Toni O’Loughlin in Jerusalem
The Guardian, Monday 15 December 2008
Thousands of young men in Gaza are becoming addicted to a prescription painkiller used to alleviate the stress of living in the besieged Palestinian territory. Students, labourers and even professionals are buying large quantities of tramadol, a synthetic opioid painkiller similar to morphine, although milder, on the black market.
There are no exact figures, but one researcher estimates that up to 30% of males between 14 and 30 use it regularly, and that as many as 15,000 are addicted.
“Every day I see them with symptoms of withdrawal from this drug,” said Dr Mahoud Khozendar, of Shifa hospital in Gaza city. “Dozens come to emergency telling me that they are suffering vomiting, drowsiness and lack of concentration.”
Iraqi who threw shoes covered U.S. bombing of Shiite area
By Adam Ashton and Mohammed al Dulaimy | McClatchy Newspapers
BAGHDAD – George W. Bush made his last visit to Iraq as president on Sunday. But instead of highlighting progress from the “surge,” it became a reminder that many Iraqis see him not as a liberator who freed them from Saddam Hussein but as an occupier who pushed their country into chaos.
As Bush finished remarks that hailed the security progress that led to a U.S.-Iraq agreement that sets a three-year timetable for an American withdrawal, an Iraqi television journalist leapt from his seat, pulled off his shoes and threw them at the president. Striking someone with a shoe is a grave insult in Islam.
Turkish academics in apology to Armenians
Intellectuals break taboo to acknowledge genocide by Ottoman Turks
By Nicholas Birch in Istanbul
Monday, 15 December 2008
Around 200 Turkish intellectuals and academics are to apologise on the internet today for the ethnic cleansing of Armenians during the First World War, in the most public sign yet that Turkey’s most sensitive taboo is slowly melting away.
“My conscience does not accept the denial of the great catastrophe that the Ottoman Armenians were subjected to in 1915,” the text prepared by the group reads. “I reject this injustice and … empathise with the feelings and pain of my Armenian brothers. I apologise to them.”
Pope Benedict XVI under-fire for ‘negative’ statements >
From Times Online
December 15, 2008
Richard Owen in Rome
Pope Benedict XVI has come under fire from a leading Vatican watcher as “The Pope who says No” following a series of “negative” Vatican statements on homosexuality, the disabled and bio-ethics.
On Friday the Vatican made its most authoritative statement on bio-ethics for twenty years, condemning artificial fertilization, human cloning, “designer babies” and embryonic stem-cell research. The document, “Dignitas Personae” (Dignity of the Person) was issued by the Congregation for the Doctrine of the Faith, which the Pope headed as Cardinal Joseph Ratzinger before his election as pontiff.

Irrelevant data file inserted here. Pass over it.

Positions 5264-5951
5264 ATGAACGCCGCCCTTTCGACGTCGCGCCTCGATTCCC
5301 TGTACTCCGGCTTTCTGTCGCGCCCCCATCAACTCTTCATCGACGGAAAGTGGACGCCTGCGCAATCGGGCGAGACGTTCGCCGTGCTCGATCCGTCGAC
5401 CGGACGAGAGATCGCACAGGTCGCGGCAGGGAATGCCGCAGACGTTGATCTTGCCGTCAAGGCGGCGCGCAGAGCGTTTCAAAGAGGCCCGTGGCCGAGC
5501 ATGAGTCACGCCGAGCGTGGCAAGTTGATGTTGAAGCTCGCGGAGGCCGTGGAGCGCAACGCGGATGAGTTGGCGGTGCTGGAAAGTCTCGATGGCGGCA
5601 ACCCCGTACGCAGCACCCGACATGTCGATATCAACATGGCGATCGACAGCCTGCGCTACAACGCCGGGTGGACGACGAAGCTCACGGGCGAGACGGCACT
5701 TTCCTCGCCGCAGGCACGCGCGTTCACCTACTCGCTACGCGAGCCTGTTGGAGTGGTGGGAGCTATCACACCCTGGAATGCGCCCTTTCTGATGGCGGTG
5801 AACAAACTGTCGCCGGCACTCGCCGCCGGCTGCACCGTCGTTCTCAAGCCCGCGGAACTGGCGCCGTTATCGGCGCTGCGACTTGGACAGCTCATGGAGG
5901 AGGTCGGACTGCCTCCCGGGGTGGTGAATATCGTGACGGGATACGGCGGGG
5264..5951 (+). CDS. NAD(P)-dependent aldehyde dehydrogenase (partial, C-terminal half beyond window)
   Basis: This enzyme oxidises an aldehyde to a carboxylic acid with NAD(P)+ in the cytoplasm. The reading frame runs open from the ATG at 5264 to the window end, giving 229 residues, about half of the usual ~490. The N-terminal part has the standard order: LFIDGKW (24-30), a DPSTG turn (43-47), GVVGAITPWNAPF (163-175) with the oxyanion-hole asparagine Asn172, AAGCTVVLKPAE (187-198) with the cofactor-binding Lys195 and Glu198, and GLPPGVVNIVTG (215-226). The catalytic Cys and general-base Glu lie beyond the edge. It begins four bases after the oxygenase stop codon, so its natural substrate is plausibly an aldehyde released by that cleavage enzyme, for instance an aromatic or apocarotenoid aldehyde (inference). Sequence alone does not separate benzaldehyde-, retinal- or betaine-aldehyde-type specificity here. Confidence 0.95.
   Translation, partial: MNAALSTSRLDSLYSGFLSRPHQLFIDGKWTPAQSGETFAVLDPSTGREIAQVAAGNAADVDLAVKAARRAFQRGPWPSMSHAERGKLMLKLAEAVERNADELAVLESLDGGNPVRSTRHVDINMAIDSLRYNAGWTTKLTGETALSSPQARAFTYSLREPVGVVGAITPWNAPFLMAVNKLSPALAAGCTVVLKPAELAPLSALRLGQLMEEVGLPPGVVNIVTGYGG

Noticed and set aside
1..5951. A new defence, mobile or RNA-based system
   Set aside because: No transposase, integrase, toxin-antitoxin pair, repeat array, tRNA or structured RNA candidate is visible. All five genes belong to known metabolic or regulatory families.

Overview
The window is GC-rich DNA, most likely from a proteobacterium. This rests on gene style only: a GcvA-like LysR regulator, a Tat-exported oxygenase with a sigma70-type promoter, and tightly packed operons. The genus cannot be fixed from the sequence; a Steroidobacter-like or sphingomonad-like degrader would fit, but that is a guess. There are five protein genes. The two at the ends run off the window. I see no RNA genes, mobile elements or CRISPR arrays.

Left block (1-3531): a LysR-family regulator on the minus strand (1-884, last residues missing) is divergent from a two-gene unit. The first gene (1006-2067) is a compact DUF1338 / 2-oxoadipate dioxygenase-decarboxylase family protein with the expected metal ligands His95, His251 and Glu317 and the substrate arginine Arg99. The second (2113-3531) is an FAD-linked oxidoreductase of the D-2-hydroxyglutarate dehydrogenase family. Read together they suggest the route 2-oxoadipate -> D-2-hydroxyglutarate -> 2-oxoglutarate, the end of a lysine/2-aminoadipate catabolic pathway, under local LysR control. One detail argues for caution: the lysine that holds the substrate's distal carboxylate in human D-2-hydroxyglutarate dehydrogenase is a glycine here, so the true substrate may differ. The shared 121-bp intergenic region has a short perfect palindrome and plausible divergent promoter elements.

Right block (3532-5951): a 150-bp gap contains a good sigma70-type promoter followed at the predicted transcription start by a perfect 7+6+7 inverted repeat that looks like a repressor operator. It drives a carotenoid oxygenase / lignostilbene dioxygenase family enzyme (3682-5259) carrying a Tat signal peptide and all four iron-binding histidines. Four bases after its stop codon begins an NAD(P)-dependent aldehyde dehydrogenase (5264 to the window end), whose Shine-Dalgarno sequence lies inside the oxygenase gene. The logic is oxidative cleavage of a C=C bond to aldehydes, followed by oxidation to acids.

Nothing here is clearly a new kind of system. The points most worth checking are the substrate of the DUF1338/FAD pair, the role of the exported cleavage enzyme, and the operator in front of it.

The document also condemned the “morning-after pill” and the drug RU-486, which blocks the action of hormones needed to keep a fertilized egg implanted in the uterus. It said such drugs, as well as the IUD (intrauterine device), fell “within the sin of abortion” and were “gravely immoral”.
African Union urges Somali leaders to end division
By Helen Nyambura-Mwaura
The African Union has urged Somalia’s President Abdullahi Yusuf and the prime minister he sacked at the weekend to overcome their differences and work together for peace in the chaotic country.
Yusuf said on Sunday he had fired Hassan Hussein Nur after they disagreed over posts in a new cabinet, sought by donor countries and regional leaders at a time Islamist insurgents are poised on the outskirts of the capital.
The pair also differed on the direction of U.N.-hosted talks that aim to get the Western-backed government to share power with moderate Islamist opposition figures.
African Union Commission Chairman Jean Ping said the prime minister’s dismissal would undermine efforts to bring peace and further weaken the transitional federal government.
Battle in a Poor Land for Riches Beneath the Soil
By LYDIA POLGREEN
Published: December 14, 2008
AIR MOUNTAINS, Niger – Until last year, the only trigger Amoumoun Halil had pulled was the one on his livestock-vaccination gun. This spring, a battered Kalashnikov rifle rested uneasily on his shoulder. When he donned his stiff fatigues, his lopsided gait and smiling eyes stood out among his hard-faced guerrilla brethren.
Mr. Halil, a 40-year-old veterinary engineer, was a reluctant soldier in a rebellion that had broken out over an improbable – and as yet unrealized – bonanza in one of the world’s poorest countries.
Economic Storm Batters Argentina’s Breadbasket
Sharp Price Drop Brings Sudden End To Good Times
By Juan Forero
Washington Post Foreign Service
Monday, December 15, 2008; Page A14
ALFONZO, Argentina — When Héctor Farroni married a few years back, he took his new bride for a swing through Iowa. The silos and windmills, the spider-like combines, the wide, flat fields all reminded him of this region of eastern Argentina, part of a fertile farm belt that has propelled the country’s economy since the 19th century.
The two regions have seemingly infinite potential and serve as breadbaskets to the world. But the similarities end there. While subsidies and low-interest loans sustain American farming, Argentina’s government raises export taxes and calls the country’s farmers greedy traitors out to topple the state.